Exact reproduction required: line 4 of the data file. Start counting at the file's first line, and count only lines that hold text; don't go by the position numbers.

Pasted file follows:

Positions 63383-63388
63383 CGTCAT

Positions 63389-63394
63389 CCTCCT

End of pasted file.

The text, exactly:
63389 CCTCCT